Even though many breeds of chickens may produce fertile eggs throughout the year, spring tends to be a more productive time for them, especially in colder locations. Throughout the winter, most chickens focus more on keeping warm than mating.

Tracking a rooster-to-hen ratio.

Breeders should know that having more than one cock in a flock is not advised. Hens often face competition from roosters.
As long as there are enough hens for them, some roosters can live together if they are raised collectively. One rooster should produce four to five hens. Another benefit of having more than one cock in a flock is that it increases fertility.

Roosters must be kept with the hens.

When choosing which cock to breed with the hens, eliminate all the other roosters and keep the selected one with the hens indefinitely. Sometimes check to see if your rooster is performing its duties. It will eventually mate naturally with the hens with the breeder. There may be a problem if your cock is not performing as it should.

The waiting period is key.

You shouldn't expect fertile eggs for two weeks if you recently joined your rooster. The chickens will continue laying fertilized eggs for two to three weeks.

Look into the rooster's behavior.

Some roosters are more aggressive than others, so if your hens are bleeding, losing feathers, or otherwise appear to be under a lot of stress, your cock may be becoming inappropriately hostile. Put an end to the breeding process and introduce a new rooster. To keep your hens safe, it is essential to maintain their physical and emotional wellness.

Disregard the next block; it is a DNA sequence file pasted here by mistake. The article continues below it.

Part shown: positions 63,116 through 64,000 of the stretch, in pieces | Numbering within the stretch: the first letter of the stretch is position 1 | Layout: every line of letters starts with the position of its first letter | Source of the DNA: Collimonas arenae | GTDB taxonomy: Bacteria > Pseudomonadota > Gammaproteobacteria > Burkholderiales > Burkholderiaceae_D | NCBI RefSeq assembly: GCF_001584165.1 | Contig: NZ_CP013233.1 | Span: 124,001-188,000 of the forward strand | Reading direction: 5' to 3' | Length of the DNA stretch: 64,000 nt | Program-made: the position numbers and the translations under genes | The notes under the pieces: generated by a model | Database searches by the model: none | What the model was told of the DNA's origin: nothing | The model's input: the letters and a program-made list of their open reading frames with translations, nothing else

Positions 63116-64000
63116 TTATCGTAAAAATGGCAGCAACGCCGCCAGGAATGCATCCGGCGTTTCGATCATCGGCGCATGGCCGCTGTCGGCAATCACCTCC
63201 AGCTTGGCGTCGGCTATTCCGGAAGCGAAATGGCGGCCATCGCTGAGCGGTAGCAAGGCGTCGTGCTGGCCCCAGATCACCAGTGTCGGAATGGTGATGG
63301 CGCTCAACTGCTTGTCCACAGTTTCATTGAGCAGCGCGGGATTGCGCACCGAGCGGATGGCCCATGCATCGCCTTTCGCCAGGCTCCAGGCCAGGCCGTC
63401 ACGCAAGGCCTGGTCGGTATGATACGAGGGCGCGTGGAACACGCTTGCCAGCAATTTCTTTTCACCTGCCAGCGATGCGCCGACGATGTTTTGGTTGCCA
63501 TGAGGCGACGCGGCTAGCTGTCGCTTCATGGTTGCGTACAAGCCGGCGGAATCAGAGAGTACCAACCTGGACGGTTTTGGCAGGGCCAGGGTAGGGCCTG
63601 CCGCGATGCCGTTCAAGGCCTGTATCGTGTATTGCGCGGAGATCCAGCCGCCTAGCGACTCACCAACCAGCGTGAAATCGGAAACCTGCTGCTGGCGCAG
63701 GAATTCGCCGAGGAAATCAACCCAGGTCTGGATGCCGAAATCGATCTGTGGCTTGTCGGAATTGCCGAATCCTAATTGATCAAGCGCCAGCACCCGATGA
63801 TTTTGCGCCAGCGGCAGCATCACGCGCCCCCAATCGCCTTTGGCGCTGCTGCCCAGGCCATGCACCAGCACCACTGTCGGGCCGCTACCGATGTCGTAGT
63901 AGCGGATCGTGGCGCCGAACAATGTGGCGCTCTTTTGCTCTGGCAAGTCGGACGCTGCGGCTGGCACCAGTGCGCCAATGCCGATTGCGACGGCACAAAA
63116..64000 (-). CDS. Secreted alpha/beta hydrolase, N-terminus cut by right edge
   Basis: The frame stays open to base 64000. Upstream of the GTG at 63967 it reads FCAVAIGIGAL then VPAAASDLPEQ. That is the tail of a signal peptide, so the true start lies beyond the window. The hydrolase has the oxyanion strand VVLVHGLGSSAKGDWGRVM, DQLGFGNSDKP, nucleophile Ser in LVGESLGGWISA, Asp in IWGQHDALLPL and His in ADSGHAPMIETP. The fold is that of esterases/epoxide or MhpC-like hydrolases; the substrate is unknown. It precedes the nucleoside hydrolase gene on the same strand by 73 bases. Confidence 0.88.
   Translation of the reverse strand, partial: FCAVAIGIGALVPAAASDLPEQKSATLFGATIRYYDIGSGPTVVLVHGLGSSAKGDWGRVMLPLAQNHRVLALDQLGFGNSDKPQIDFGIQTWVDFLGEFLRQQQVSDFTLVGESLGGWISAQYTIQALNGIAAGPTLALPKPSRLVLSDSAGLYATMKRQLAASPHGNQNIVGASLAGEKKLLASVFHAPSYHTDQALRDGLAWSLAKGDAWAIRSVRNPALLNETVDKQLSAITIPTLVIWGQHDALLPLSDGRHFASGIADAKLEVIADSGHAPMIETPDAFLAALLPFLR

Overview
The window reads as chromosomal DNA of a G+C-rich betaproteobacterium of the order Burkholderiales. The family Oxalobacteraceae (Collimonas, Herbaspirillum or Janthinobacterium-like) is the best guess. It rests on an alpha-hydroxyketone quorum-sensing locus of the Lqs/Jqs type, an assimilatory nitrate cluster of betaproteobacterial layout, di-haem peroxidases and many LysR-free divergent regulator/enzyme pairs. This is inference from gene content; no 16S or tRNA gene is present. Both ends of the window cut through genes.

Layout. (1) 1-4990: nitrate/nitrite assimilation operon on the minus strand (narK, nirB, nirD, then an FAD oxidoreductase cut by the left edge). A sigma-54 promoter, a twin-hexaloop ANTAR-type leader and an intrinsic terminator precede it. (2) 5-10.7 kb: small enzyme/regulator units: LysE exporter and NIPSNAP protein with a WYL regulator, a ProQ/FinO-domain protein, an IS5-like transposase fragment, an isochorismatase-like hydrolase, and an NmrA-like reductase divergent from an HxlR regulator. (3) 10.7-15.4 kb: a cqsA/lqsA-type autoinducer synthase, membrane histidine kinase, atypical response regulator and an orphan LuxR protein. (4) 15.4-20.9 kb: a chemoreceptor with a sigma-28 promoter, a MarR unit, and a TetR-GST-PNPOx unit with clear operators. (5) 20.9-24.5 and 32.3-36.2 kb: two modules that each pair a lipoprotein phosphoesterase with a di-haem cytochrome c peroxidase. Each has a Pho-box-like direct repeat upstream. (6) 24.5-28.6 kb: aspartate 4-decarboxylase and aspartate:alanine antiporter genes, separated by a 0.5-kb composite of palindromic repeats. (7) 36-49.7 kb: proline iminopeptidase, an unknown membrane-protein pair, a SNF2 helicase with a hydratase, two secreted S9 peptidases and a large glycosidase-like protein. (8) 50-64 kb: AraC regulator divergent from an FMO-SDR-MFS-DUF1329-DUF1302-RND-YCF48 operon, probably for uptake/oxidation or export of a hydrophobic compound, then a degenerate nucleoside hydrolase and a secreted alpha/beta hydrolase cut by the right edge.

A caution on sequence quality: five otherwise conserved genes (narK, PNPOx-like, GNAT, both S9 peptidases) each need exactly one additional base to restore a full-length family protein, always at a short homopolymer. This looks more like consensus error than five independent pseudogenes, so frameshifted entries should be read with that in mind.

Keep an eye on those fertilized eggs.

The eggs will have a little white spot like a bullseye after two weeks, indicating they are fertile. Eventually, after a few days, you'll see red veins.

Storing and laying of fertilized eggs for more success. 

For about a week, keep eggs with their pointy end down at 50 to 60 degrees Fahrenheit. Then place them all at once in the incubator.
The eggs will develop simultaneously using this technique. Generally, following these instructions will increase your hatch rate. However, the hatch rate will decrease if the period is more than a week.

Start Your Flock Now!

Surprisingly, there are numerous approaches to expanding your flocks of chickens. It can be fascinating to plan your chicken breeding strategy. The entire family can enjoy the process as well. Making notes while you research will produce the finest results.

The finest breed of chicken to raise in your backyard is ultimately up to you. The most crucial factor is that rearing your chickens will achieve your initial purpose of breeding chickens.

Leave a comment

All comments are moderated before being published